Do you send emails, texts, or other
electronic messages to your consumers, customers or suppliers? If
so, you will be impacted by Canada's Anti-Spam Legislation
("CASL"), which sets out new rules for sending commercial
emails, texts, social media messages and any other form of
commercial electronic message ("CEM").
The primary obligation imposed by CASL
is that the sender of CEMs must have the express consent of the
recipient, unless a statutory implied consent (or exemption)
applies. Where express consent is required, the recipient must give
a positive opt-in consent: pre-checked opt-in boxes, or consent
tied to the receipt of a service or entry into a promotion will not
be sufficient. Certain contact information and other
disclosures will now also be required when obtaining express
In addition, CASL also requires that
certain information be included in most messages themselves,
including contact information and an unsubscribe mechanism.
Key points about CASL relevant to
CASL doesn't just apply to
traditional "spam". Without the proper kind of
consent in advance of sending the email, and the proper disclosures
in the communication itself, your CEM could be contrary to
CASL applies to messages that are either sent from, or received
in, Canada. Even if the CEM originates from outside of the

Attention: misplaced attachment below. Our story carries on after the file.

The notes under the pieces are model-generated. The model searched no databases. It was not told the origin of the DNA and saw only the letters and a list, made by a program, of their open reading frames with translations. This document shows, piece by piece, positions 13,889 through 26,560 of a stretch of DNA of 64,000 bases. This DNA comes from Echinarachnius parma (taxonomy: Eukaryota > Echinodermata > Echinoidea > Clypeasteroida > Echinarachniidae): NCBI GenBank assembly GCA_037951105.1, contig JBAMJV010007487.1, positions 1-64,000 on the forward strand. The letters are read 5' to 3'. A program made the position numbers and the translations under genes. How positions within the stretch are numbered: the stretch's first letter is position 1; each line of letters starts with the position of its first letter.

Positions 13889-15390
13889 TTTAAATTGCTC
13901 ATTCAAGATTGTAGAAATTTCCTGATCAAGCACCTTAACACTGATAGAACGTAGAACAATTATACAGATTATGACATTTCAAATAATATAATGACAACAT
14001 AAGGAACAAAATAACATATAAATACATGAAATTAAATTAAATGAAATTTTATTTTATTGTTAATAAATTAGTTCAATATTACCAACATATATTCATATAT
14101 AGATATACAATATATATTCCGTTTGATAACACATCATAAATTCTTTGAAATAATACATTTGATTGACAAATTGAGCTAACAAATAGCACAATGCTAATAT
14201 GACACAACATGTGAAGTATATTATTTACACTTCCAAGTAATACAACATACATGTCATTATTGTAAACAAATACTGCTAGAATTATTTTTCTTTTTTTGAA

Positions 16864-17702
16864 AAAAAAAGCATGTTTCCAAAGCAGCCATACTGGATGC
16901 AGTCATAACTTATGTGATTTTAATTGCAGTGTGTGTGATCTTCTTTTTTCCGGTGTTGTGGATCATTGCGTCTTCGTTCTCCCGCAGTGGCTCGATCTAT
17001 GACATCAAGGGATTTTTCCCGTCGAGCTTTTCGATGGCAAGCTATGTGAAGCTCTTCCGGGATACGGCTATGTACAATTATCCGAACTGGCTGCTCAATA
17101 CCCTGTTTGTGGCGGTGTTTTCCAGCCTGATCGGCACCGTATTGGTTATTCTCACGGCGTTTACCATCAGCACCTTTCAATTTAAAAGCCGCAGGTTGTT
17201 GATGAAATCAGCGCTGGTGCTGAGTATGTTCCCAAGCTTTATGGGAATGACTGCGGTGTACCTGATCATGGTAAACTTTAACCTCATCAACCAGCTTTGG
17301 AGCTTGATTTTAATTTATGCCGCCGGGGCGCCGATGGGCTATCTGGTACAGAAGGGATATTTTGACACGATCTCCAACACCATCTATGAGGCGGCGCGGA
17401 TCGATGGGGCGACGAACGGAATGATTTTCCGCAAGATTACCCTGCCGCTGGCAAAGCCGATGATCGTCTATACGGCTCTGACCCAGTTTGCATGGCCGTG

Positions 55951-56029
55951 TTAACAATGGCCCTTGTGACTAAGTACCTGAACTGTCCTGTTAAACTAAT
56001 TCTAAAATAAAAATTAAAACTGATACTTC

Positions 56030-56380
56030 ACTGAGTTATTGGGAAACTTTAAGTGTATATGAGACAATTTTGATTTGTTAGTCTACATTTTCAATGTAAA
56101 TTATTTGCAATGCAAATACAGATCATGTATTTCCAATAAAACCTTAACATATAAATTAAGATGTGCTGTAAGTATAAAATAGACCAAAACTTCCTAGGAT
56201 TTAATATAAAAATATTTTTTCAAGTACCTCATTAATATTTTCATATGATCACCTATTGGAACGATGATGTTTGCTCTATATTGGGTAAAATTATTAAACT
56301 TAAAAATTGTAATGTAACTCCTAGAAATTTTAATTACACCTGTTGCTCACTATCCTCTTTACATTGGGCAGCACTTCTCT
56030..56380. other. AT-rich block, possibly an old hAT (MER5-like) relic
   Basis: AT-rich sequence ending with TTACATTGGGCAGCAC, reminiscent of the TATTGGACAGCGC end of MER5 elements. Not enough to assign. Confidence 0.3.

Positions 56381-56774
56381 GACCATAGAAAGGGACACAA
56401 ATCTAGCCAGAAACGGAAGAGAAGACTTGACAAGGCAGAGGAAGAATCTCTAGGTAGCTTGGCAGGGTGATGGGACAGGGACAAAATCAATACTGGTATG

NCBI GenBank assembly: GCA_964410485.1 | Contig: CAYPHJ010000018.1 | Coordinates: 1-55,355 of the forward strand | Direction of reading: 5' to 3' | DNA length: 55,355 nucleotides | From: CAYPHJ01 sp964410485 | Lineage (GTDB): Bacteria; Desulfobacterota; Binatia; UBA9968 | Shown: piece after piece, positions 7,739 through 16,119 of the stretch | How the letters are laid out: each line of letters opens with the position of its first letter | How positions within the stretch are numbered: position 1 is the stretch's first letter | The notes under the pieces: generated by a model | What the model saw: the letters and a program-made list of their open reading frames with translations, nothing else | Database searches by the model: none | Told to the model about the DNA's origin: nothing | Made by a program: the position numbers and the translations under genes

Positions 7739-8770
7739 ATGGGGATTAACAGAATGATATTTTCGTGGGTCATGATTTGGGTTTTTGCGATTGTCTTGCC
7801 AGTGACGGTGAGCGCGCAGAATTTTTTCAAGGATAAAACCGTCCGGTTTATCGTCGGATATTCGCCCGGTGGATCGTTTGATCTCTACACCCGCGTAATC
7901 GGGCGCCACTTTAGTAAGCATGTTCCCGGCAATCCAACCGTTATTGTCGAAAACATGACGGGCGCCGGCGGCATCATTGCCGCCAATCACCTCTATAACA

country, CASL may still apply.
The onus is on the sender of the CEM to prove that express
consent, when required, was obtained. Procedures, training,
and ongoing monitoring should be in place if collecting emails and
consent to send CEMs at the point of sale to know that you can
prove the appropriate form of consent was obtained.
Consent to receive a CEM may be implied in certain limited
cases, including where an "existing business
relationship" exists between the sender and the
recipient. This includes situations where the recipient
purchased goods or services within 2 years before the day on which
the CEM is sent.
Exceptions to the consent requirements may apply in certain
situations, including where the CEM relates to a quote or estimate
which was requested by the recipient, transactional emails (e.g.
ecommerce) where the email facilitates, completes or confirms the
transaction, and providing warranty or product recall information
about a product or service that the recipient has purchased.
CASL applies to direct messages sent through social media
platforms like Facebook and Twitter, but not to public posts.
CASL also applies to computer programs – not just
malware, but virtually any app or website that makes software
available to consumers' devices. Note, however, that these
provisions don't come into force until January 2015.
The penalties are significant: for corporations, up to $10
million penalty per day that a violation occurs and, in
2017, individuals will be able to file their own suits against
alleged transgressors, or worse - file a class action.
This list of issues is not
exhaustive. As a preliminary matter, retailers should take an
inventory of the emails they send, and the basis on which they will
be permitted to do so following July 1, 2014. Note that
emails to obtain express consent will themselves be governed by
CASL. Since there is no blanket grandfathering of existing
lists, many companies are finding they need to go back and ask
recipients to 'reaffirm' their consent now, prior to the
July 1 deadline.
The content of this article is intended to provide a general
guide to the subject matter. Specialist advice should be sought
about your specific circumstances.
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